On a cold winter's Sunday, the pastor of a small rural church (Tomas Ericsson) performs service for a tiny congregation; though he is suffering from a cold and a severe crisis of faith. ... See full summary »
A young woman, Karin, has recently returned to the family island after spending some time in a mental hospital. On the island with her is her lonely brother and kind, but increasingly ... See full summary »
Max von Sydow
Sometime in the early years of the century, a boy, Apu, is born to a poor Brahmin family in a village in Bengal. The father, a poet and priest, cannot earn enough to keep his family going. ... See full summary »
Apu is a jobless ex-student dreaming vaguely of a future as a writer. An old college friend talks him into a visit up-country to a village wedding. This changes his life, for when the ... See full summary »
Andrew Crocker-Harris, a classic teacher in a British school, is a man hounded by a heart ailment, and by his wife's disloyalty, who is pursuing a science teacher. He has lost his feeling for the emotions of others and his understanding of the boys he is there to teach. Written by
Les Adams <firstname.lastname@example.org>
I do not think the 1994 remake is so appalling.But it cannot hold a candle to this one,for sure,though.Part of the reason can be found,IMHO,in how the two directors deal with the main character.THe color version gambles on Albert Finney's performance and overlooks the rest of the cast which is not that much exciting in the first place (M.Modine is rather bland).Here ,the whole cast is outstanding ,from the young guy who plays the student to Jean Kent,a bitchy wife ,from Nigel Patrick's bewildered science teacher who becomes a human being during the movie to Wilfrid Hyde-White's (whatever a precedent user's view on the matter)mischievous,suave and finally cruel headmaster.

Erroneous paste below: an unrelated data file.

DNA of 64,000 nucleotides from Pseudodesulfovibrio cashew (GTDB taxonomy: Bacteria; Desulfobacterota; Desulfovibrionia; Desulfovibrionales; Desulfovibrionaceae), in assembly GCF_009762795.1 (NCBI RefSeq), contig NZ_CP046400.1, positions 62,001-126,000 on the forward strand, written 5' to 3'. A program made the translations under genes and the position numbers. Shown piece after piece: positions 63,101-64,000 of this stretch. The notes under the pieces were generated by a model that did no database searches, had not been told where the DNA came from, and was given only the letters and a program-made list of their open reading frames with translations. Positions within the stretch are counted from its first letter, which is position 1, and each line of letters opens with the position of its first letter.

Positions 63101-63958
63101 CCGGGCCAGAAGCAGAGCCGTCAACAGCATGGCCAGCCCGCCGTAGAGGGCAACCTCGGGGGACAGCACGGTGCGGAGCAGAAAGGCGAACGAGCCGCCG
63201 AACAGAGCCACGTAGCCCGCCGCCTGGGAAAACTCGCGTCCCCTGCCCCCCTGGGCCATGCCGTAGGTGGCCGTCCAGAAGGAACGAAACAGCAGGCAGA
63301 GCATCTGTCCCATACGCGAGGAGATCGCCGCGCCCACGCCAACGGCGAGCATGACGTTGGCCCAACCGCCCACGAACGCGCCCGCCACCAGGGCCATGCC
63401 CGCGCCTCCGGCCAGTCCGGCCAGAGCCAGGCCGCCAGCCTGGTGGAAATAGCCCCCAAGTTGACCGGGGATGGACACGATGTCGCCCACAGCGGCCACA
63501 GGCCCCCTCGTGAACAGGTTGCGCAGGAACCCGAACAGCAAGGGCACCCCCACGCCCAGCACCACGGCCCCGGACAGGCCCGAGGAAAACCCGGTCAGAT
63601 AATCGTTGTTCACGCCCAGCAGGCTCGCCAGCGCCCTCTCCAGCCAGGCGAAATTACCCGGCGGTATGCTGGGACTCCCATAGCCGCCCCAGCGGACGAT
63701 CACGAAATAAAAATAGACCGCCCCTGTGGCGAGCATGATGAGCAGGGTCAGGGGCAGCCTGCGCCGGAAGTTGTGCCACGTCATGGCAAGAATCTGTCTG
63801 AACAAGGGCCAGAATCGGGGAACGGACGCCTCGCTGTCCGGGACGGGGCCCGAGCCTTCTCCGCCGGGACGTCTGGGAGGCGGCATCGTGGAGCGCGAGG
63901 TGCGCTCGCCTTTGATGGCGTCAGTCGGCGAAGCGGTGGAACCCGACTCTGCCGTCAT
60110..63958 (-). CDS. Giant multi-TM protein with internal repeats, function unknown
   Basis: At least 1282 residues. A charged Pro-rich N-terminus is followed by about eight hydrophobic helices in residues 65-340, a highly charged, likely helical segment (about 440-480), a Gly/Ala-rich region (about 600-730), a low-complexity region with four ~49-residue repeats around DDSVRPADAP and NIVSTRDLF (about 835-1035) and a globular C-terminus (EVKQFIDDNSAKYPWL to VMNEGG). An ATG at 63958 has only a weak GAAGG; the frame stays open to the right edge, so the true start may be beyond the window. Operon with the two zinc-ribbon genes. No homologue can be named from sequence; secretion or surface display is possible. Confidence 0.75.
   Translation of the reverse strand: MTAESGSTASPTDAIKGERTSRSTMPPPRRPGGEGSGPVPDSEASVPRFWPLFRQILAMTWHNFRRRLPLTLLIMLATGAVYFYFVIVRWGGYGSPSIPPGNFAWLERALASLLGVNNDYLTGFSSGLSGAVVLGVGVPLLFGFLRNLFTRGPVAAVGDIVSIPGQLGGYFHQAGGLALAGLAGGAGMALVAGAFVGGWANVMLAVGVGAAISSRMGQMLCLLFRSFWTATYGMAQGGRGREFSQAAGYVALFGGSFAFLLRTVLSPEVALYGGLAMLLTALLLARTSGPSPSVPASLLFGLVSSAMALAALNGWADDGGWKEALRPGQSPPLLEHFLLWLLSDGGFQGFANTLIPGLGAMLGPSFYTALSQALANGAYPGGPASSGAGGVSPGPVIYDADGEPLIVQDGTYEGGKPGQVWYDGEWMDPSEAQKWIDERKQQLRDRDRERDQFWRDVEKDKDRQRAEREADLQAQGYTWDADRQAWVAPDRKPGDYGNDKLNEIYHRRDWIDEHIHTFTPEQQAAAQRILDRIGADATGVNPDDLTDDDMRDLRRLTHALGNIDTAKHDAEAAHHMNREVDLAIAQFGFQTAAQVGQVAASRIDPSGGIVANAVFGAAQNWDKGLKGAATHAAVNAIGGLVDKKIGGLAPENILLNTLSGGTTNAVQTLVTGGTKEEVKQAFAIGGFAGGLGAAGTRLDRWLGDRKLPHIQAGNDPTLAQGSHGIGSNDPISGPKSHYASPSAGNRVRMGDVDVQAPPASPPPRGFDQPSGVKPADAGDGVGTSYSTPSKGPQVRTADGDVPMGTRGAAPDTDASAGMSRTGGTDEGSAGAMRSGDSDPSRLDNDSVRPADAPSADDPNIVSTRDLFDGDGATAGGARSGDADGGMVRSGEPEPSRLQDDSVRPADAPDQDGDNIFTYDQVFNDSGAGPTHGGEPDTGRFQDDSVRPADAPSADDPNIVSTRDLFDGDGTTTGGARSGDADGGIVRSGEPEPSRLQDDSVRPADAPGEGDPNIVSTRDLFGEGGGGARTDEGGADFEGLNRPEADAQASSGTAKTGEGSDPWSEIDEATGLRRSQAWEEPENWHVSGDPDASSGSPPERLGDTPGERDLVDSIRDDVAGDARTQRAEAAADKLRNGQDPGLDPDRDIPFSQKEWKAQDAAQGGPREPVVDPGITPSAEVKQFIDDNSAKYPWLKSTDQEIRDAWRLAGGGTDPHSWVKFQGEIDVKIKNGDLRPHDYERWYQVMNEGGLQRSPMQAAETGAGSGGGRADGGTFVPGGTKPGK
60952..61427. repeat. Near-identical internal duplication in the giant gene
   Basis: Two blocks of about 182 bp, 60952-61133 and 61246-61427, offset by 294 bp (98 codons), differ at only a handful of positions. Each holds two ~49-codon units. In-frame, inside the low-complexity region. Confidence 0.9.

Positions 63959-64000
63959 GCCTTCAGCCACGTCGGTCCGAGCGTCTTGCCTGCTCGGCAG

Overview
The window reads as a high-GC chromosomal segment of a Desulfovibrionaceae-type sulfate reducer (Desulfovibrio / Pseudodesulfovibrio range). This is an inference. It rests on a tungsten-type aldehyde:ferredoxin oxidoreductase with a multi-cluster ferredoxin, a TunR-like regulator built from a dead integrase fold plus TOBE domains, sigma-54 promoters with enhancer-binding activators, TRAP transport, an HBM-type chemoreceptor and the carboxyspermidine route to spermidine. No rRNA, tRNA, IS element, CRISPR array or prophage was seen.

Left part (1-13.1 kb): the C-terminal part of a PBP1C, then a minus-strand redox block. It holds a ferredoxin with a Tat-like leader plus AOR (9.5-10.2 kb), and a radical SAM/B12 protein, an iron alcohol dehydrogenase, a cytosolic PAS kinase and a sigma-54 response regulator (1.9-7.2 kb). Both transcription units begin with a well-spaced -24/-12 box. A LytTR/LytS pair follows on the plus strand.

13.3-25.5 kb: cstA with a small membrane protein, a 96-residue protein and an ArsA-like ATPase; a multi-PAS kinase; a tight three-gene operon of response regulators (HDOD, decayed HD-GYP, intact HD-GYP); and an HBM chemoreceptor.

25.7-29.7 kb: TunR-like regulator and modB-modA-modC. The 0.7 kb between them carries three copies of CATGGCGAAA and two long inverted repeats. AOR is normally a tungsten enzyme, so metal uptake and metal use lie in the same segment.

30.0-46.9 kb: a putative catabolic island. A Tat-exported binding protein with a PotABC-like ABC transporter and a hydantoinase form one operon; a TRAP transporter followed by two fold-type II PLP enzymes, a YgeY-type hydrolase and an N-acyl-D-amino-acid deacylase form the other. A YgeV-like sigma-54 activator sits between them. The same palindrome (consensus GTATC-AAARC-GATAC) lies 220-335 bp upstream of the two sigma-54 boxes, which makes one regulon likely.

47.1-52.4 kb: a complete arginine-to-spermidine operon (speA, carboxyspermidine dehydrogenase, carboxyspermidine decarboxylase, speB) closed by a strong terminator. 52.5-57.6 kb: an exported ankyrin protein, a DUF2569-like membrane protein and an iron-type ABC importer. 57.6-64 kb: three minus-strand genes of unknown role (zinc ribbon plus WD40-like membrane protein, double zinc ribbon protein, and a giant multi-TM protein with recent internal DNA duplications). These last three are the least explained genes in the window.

Of course Michael Redgrave steals the show ,but he gets good support all along the way.His performance is subdued,but emotionally intense ,and if you do not shed a tear during his final speech,you must have a heart of stone.The black and white cinematography and the stifling atmosphere give the tragedy the three unities (place,time and action) and an inventive directing makes us forget it's a play,like in the best Mankiewicz works.
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